Economic growth: inclusive, green, no-cost.

THE PROBLEM: Modern Markets for Some

It’s worth analyzing the quality of diverse marketplaces. Doing so explains a lot about today’s economy.

 

 

 

Marking markets

Imagine you need to sell something: an old toy, a few hours of your time, meals in your restaurant, spare cash you want to lend; anything. The marketplace used to find buyers is crucial. What percentage of your potential buyers use it? How much control does it give you? Whose interests does it serve? What charges are imposed? How much data does it share?

Two decades ago, answers were similar for all goods and services. That’s shifted to shocking disparities across the economy, with little attention. We need to explore what’s happened. Here’s three pointers for our investigation in this section:

  • A market’s impact on sellers is key: Cool new ways to buy stuff are useful. But they won’t pay the bills. Economic impact comes from what any exchange does for its sellers.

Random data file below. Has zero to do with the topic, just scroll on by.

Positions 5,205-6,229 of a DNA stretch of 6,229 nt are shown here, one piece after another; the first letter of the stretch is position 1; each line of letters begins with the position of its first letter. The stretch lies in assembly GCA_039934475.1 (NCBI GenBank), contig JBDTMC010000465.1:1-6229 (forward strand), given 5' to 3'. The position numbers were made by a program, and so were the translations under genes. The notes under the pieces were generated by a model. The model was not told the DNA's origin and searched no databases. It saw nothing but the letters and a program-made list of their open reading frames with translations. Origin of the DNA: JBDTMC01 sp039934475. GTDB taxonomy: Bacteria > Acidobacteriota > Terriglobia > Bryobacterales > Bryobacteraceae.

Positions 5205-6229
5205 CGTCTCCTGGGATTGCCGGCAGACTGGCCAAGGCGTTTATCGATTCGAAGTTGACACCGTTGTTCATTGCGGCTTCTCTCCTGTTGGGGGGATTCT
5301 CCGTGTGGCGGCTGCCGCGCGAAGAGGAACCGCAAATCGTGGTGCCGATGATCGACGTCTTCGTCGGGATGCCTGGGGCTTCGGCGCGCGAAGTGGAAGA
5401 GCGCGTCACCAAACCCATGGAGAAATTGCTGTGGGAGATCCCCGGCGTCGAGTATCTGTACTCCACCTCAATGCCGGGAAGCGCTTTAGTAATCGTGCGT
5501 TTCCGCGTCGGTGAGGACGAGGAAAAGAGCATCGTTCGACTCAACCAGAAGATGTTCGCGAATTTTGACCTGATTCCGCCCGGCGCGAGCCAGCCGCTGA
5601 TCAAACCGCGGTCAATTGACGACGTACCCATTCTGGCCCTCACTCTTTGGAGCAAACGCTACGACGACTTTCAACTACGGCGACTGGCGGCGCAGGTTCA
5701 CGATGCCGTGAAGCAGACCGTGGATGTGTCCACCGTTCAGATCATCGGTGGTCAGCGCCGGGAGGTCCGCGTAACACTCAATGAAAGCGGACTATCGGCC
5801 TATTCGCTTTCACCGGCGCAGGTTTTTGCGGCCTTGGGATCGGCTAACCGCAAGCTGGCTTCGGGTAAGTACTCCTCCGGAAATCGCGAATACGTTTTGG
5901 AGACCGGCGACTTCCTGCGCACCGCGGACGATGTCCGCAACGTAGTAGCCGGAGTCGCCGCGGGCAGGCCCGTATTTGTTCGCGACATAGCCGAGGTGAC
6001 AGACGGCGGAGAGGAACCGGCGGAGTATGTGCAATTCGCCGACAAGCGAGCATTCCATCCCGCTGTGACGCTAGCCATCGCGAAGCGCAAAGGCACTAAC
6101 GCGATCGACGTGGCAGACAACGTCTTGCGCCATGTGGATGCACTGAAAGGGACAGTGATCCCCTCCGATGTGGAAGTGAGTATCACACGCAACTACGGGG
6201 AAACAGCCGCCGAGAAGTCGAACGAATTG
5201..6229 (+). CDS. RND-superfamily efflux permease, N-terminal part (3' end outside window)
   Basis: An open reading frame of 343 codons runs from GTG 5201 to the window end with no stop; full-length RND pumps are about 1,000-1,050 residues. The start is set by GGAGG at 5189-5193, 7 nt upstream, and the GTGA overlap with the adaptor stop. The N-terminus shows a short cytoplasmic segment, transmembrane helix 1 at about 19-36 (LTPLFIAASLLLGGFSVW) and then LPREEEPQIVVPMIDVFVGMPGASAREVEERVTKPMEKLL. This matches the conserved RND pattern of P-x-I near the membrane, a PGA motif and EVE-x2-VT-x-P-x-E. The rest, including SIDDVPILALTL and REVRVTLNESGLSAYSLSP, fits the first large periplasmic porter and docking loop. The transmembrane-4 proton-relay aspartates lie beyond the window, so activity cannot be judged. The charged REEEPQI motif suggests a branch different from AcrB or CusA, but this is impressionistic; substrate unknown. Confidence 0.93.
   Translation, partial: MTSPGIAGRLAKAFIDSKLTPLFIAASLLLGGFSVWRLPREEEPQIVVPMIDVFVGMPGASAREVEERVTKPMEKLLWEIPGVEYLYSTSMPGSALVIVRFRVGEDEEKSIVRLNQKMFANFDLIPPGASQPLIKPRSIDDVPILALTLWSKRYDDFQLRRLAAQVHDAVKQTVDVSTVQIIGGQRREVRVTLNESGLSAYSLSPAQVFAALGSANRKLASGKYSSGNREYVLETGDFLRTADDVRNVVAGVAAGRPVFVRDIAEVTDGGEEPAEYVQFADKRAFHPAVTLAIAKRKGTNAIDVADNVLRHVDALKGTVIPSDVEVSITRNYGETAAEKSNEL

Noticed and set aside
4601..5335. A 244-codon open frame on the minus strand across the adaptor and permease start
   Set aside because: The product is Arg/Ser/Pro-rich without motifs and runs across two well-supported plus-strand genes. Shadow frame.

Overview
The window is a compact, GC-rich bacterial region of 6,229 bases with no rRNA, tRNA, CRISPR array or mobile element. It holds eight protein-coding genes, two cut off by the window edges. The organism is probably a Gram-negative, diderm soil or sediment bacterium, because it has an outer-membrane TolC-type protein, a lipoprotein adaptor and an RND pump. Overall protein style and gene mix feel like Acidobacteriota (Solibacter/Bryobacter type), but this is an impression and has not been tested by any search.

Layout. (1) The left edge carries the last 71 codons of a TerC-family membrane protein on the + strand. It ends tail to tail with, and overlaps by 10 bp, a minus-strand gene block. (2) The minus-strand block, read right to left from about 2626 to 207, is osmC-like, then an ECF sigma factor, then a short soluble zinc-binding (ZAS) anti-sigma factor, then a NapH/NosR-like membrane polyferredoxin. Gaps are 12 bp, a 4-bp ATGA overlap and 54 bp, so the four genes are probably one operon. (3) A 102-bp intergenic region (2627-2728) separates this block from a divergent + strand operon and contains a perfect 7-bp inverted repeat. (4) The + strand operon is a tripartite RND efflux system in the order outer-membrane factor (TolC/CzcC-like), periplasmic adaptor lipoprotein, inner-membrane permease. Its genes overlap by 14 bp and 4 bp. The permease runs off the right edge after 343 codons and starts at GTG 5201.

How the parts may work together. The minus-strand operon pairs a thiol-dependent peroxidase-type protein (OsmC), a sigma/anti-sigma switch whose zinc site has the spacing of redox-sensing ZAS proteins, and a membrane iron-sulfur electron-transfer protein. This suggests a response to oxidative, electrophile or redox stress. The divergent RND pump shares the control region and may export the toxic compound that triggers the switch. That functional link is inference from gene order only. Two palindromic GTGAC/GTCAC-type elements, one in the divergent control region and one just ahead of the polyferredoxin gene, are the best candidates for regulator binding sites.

• Slick screens can mislead: A new market can feel empowering. But even in 2018, 36% of Americans  were gig workers, with 50% forecast. Analysis of market structures is vital.
  • Powerful markets can be out of sight: Even pre-Covid, 41% of America’s hourly employees didn’t know next week’s hours or pay. They are just told when, or if, their employer needs them day-to-day. These breadwinners are selling their time in a monopsony (a market with only one buyer). Those systems get a fraction of the scrutiny of high-profile gig work platforms.

 

In this section:

Contrast: A tale of two sales: Market inequality made tangible.

How did this happen?: Why did marketplace technologies evolve this way?

Consequences of Market Inequality: Financialization, and a race to floor on wages.